mentioned.  As a matter of fact, in the
Orthodox tradition they are known as the Myrrh-Bearing Women and are celebrated
on the second Sunday after Easter.  It
called the Sunday of Myrrh Bearing Women, kind of catchy.  This year it is the same day as our
commitment Sunday.
What were they doing at the tomb,
they were preparing to give their final gift to Jesus.
It is April which means that it’s
stewardship month at Cornerstone and so as fascinating as all of that is we are
going to focus on Luke 8:2-3 Among them were Mary Magdalene, from whom he had
cast out seven demons; Joanna, the wife of Chuza, Herod’s business manager;
Susanna; and many others who were
contributing their own resources to support Jesus and his disciples.
So what can we learn from this
one verse?
Things get mentioned because they
are out of the ordinary.   If people giving to Jesus’ ministry had been
the norm than it wouldn’t have warranted a line in Luke’s account. 
I love the story my Dad tells
about the First Mate who returned from an evening ashore and the next day he
noticed that the Captain had written in the ship’s log: “The mate came aboard
drunk tonight.”  Well, the mate wasn’t
amused and protested to the captain saying it had never happened before to
which the captain told him that he couldn’t change the log and it was a record
of significant events in the life of the ship.
Well the next night the Mate was
standing watch and the Captain returned from an evening ashore and the mate
noted in the log “The Captain came aboard sober tonight.”
So Luke records this event because
he thought it was pretty special that these individuals had taken it upon
themselves to see the kingdom of God advanced.
So apparently, there were two
groups of people who availed themselves of Christ’s ministry 2000 years
ago.  Those who supported it financially
and those who were just along for the ride. 
It seems that some things never change. 
Those Who Didn’t Give
So if some people never gave I
guess there is a question that is 2000 years old but the answers are probably
still the same.  What Were their Reasons
for Not Giving?  Seriously if some people gave and some
didn’t there must have been reasons why they didn’t.  And after 35 years of pastoral ministry I’ve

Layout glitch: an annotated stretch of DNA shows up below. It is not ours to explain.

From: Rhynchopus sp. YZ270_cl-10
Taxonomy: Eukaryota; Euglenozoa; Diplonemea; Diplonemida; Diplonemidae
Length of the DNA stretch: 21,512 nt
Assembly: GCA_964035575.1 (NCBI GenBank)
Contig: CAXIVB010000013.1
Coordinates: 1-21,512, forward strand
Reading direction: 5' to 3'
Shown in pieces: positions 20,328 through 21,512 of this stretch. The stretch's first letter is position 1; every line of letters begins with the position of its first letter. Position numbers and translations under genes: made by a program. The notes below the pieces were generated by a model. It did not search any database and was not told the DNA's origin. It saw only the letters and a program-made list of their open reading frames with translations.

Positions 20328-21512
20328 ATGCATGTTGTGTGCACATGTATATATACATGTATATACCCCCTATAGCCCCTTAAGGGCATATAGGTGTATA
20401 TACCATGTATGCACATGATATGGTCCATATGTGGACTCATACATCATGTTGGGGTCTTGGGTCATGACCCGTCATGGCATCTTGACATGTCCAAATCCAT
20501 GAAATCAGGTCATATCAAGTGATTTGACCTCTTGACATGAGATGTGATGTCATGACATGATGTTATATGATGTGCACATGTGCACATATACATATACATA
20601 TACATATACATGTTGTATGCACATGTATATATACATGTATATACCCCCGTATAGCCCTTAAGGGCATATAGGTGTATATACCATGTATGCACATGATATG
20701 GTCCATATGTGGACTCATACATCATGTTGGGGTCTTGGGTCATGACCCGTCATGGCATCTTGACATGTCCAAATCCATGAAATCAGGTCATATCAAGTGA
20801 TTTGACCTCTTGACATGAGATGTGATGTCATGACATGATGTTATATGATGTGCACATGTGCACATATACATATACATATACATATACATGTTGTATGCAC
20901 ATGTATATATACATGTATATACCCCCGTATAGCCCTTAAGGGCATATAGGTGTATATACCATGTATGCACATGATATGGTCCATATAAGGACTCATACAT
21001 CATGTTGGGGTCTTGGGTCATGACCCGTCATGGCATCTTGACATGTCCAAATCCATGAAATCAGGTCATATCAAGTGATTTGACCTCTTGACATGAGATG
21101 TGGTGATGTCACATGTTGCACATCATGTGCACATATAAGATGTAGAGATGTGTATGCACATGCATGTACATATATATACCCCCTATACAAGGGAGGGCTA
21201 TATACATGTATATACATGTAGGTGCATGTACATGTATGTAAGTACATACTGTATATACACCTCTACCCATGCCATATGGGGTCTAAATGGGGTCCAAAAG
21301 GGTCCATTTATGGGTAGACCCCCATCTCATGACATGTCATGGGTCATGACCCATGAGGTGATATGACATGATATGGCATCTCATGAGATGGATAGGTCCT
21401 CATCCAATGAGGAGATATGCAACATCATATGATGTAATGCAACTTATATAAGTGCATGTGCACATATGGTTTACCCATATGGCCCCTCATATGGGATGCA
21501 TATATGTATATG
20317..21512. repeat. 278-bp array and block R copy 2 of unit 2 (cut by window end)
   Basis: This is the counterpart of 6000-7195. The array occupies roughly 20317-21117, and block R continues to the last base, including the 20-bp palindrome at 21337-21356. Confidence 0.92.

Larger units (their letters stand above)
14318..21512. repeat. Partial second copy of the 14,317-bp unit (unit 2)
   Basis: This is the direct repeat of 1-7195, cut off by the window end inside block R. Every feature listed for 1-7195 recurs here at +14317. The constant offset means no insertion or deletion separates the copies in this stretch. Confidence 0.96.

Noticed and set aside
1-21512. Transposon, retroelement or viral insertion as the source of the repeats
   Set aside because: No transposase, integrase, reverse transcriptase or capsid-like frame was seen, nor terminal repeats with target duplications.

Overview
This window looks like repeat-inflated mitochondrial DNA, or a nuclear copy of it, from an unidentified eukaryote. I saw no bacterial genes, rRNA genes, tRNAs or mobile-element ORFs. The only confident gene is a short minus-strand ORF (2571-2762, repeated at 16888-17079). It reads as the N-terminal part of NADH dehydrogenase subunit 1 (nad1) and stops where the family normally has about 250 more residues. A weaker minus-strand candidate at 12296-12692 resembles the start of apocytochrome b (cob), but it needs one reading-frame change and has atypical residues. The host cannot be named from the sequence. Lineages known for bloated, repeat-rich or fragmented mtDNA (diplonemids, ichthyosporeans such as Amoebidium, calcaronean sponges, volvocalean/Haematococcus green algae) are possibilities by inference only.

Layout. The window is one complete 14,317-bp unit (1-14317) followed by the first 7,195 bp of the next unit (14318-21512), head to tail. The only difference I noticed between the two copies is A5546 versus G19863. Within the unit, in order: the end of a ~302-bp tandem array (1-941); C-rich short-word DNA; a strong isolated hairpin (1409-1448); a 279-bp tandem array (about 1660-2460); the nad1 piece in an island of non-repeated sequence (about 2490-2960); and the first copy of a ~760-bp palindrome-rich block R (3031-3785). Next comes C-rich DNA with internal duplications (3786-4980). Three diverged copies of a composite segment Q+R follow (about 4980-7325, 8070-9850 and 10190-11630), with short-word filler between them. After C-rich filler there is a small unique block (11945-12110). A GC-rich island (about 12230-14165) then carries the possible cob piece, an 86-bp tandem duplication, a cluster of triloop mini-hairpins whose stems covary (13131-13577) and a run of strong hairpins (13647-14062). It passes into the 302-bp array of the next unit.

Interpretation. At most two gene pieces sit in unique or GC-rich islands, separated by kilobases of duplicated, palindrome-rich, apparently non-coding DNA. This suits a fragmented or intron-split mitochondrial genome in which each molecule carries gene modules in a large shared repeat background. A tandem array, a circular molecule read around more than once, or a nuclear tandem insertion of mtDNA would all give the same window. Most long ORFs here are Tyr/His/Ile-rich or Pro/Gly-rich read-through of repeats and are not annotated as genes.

heard a lot of reasons why people don’t give to the ministry of the local
church.  I would suspect that at least
some of those reasons are the same.
For Some There Was No Reason to Give These were folks who had no interest in Jesus or his message,
they never stopped to hear him preach, no one they knew or cared about had been
touched by Jesus.  Their lives hadn’t
been changed by the carpenter from Nazareth. 
If Jesus stopped preaching and
teaching and healing it would have no impact on their lives at all, and really
there was no reason for them to give.  I
am sure that Jesus never expected those people to contribute to his ministry.  Just as he never really expected the Roman
Empire or the Jewish establishment to support what he was doing.
And I don’t think those who have
no connection with Cornerstone should be expected to support Cornerstone.  Those who never come through the door, who
don’t call Cornerstone their church home should not feel obliged to support
financially a ministry that has little or no direct impact on their lives.  If we closed Cornerstone tomorrow and someone
bought it for a used car lot those people’s lives would not change one little
bit.
And is the same way there is no
obligation for the government, municipal, federal or provincial to assist the
Church.  Although sometimes they do, we
received money from our municipal counsellor to help with the paving, the
provincial Government paid for the playground equipment we have and every year
the Federal Government graciously allows you to deduct your giving to
Cornerstone from the income tax you pay.  
And that is a bonus but it is not something that we should expect them
to do.
And if the time comes that the
government no longer allows us to deduct our giving, that isn’t
persecution.  Being persecuted for your
faith means you could lose your life or your freedom not an income tax
deduction.
But I would suspect that there
were people who listened to Christ’s teaching and enjoyed the benefits of the
miracles he performed who weren’t included in that list of those who
contributed from their own resources to support Jesus and his disciples.  They weren’t shy about giving Jesus the
credit for the difference that he made in their lives but he wasn’t getting
their cash.
So how come, why didn’t they give?  Probably the same reason some don’t give
today.
Some Never Thought About It 
Strangely enough there were some
in the crowd who never connected the dots. 
They arrived and Jesus and the 12 were there, and they left and never
gave it a second thought about where the group would eat or sleep or who would
pay the bills at the end of the day.
They may have even experienced a
healing because of Jesus or maybe they had a “Got It” moment about the kingdom,
a life changing revelation, or maybe it was a spouse who heard Jesus teaching
and had decided to make the marriage work. 
But they never really clued in to the fact that if Jesus was going to
continue to teach and heal and change lives it would require someone to come to
the party and help pay the bills.
I don’t think they were stupid,
it just had never crossed their minds.  
If they thought of it at all it was simply to think that somehow it just
happened.   I don’t think I actually even
thought about how the bills got paid when I first started attending church.
There are those like that in
every church in the world, including Cornerstone.  They come to the church; enjoy the preaching
and the music.  Maybe their life has been
changed, or their marriage has been saved or their kids have been impacted by
the children’s ministry or youth group. 
But they don’t connect the
dots.  There isn’t an “aha moment” when